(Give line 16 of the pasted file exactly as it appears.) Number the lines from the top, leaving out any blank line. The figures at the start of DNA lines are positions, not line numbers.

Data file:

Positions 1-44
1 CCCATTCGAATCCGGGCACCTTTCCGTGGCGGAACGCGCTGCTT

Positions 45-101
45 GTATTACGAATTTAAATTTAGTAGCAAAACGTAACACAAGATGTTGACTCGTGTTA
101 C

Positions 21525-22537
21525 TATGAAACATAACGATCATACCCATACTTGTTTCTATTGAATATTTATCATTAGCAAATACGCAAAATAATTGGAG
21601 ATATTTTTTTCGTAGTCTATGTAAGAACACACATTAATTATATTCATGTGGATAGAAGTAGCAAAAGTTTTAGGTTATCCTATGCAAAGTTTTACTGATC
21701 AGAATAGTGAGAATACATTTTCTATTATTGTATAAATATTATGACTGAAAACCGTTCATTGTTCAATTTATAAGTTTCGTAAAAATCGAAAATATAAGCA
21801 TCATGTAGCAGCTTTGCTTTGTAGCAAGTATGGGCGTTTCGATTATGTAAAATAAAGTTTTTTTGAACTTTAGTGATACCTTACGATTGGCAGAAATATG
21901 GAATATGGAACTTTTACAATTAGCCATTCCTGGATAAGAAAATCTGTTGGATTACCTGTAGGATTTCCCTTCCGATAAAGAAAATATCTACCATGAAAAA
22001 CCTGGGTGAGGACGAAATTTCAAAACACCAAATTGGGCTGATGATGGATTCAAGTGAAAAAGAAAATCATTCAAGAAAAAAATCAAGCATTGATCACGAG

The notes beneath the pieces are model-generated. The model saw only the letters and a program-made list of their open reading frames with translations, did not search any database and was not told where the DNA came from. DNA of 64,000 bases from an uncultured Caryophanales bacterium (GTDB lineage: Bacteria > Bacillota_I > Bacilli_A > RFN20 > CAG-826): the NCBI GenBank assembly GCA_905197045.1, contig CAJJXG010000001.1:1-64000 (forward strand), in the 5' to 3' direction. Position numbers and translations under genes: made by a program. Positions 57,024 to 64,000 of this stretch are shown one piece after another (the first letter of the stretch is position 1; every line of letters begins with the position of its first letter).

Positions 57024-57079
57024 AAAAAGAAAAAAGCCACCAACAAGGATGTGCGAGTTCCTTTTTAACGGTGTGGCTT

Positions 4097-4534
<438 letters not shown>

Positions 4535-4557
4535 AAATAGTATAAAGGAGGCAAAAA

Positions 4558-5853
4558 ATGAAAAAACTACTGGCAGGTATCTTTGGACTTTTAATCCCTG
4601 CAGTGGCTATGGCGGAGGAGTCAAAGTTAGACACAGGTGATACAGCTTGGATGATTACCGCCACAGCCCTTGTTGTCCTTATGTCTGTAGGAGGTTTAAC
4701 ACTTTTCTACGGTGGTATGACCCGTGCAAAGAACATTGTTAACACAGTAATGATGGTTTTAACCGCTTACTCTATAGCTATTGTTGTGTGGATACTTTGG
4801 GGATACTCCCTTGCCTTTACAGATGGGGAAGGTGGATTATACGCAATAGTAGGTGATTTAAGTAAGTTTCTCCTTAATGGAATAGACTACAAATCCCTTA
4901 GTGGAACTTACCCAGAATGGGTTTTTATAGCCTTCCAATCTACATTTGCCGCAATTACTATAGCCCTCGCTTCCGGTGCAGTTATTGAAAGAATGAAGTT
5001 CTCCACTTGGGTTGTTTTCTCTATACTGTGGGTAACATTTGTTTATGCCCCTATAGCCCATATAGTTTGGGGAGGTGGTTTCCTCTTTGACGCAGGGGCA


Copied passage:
Positions 4097-4534